The exhibit, which runs through the end of the year, is a joint project of Women’s Rights National Historical Park in Seneca Falls, N.Y., and the Washington State Historical Society.

The exhibit opens on the same evening as July’s First Thursday Museum After Hours speaker Linda Chalker-Scott discusses most common myths and misconceptions that plague home gardeners and horticultural professionals. Chalker-Scott is a Washington State University professor and Master Gardener Program curriculum director. Chalker-Scott wrote The Informed Gardener and will sign copies of her book. The museum is open for free 5 to 9 p.m. on First Thursday evenings. Lectures begin at 7 p.m.

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Key Ingredients: America By Food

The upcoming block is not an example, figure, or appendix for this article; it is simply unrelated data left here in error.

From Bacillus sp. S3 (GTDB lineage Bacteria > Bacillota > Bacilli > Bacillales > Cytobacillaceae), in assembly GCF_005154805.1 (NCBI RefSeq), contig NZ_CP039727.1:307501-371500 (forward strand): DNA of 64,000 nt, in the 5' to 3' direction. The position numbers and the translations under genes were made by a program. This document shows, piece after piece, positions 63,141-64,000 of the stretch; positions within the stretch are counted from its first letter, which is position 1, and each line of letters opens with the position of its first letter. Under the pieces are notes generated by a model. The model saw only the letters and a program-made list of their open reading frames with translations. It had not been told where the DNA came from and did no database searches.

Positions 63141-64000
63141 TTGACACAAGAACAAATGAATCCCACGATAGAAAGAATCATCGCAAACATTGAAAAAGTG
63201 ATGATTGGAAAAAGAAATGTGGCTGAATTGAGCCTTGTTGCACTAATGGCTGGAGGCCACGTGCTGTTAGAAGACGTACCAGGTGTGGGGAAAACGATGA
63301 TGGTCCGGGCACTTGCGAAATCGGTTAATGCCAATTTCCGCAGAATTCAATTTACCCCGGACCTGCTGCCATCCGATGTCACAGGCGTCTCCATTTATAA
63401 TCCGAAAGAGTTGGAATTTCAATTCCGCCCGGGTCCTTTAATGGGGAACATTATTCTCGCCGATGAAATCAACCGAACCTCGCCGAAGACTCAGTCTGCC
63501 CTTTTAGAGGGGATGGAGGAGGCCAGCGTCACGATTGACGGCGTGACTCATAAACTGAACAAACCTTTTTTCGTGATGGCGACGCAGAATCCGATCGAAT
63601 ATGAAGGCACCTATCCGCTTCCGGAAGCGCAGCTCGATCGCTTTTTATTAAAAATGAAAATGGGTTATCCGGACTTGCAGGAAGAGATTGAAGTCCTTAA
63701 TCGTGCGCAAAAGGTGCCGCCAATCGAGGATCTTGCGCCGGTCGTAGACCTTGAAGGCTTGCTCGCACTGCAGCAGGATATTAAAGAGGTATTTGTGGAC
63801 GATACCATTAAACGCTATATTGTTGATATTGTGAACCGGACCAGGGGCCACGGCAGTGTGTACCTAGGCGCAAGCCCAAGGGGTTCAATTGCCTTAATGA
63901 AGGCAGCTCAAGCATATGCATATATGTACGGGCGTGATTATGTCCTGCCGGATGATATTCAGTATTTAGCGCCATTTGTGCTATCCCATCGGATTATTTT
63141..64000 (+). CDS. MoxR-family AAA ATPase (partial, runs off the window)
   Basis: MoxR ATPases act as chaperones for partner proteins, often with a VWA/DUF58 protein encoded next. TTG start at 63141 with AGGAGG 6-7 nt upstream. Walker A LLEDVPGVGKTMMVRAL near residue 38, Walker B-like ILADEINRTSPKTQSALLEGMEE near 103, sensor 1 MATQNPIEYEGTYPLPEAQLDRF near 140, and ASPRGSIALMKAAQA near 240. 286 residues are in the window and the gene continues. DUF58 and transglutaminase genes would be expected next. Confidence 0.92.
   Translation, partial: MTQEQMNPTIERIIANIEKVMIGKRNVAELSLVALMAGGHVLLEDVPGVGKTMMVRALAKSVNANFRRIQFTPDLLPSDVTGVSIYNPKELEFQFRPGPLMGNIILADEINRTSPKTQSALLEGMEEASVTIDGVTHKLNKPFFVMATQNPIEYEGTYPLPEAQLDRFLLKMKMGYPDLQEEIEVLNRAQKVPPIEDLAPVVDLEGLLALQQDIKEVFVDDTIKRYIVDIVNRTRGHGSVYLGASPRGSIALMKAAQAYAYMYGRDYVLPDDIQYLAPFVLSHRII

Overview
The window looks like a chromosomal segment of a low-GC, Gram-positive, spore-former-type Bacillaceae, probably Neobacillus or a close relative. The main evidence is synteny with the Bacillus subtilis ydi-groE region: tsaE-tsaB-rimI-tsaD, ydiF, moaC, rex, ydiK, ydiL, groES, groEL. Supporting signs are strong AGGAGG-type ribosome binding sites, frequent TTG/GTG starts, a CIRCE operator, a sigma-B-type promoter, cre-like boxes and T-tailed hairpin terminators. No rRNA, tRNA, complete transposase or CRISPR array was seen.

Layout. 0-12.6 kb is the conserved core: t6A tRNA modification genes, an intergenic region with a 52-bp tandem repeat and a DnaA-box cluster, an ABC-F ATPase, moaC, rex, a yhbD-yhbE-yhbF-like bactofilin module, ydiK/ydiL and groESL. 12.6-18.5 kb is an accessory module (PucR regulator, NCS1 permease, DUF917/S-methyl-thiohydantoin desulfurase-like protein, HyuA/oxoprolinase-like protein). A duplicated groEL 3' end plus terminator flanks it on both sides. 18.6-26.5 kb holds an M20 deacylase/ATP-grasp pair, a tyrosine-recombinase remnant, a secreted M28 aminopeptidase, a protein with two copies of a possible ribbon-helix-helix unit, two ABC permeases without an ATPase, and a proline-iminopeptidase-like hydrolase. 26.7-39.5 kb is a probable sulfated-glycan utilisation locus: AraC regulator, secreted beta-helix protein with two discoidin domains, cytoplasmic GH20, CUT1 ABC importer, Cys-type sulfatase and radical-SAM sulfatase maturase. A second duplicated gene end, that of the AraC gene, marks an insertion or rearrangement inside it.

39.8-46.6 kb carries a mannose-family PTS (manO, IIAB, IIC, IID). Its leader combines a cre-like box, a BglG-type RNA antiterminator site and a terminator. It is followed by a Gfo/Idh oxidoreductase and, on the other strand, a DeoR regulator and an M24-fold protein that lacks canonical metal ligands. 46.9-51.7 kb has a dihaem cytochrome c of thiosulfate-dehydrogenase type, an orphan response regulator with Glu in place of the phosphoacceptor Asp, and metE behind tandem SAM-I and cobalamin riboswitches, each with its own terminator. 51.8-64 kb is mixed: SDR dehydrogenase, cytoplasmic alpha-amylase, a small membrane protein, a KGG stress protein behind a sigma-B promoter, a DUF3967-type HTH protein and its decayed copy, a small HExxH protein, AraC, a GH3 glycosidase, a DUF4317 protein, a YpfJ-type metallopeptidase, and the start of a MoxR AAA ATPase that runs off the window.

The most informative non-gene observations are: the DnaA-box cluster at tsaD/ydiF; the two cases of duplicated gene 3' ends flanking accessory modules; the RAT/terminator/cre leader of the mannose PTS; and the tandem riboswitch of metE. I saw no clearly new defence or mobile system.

Key Ingredients America By Food 01Note: This exhibit is now closed.

The Clark County Historical Museum, VANCOUVER, in cooperation with Humanities Washington, will host the local showing of Key Ingredients: America By Food, a Smithsonian Institution traveling exhibition which delves into the historical, regional and social traditions that merge in everyday meals and celebrations of the American table. The exhibition will be on view beginning July 26, 2008 from 3-5 PM and continuing through September 14, 2008 and will give the Clark County Historical Museum an opportunity to celebrate the region’s food heritage. The Bank of Clark County and The Columbian are the local sponsors helping to bring the exhibit to Clark County.

The Clark County Historical Museum and the surrounding community has been expressly chosen by Humanities Washington and the Smithsonian Institution to host Key Ingredients as part of the Museum on Main Street project – a national/state partnership to bring exhibitions and programs to rural cultural organizations. The exhibition will tour 10 communities in Washington State during 2008-2009.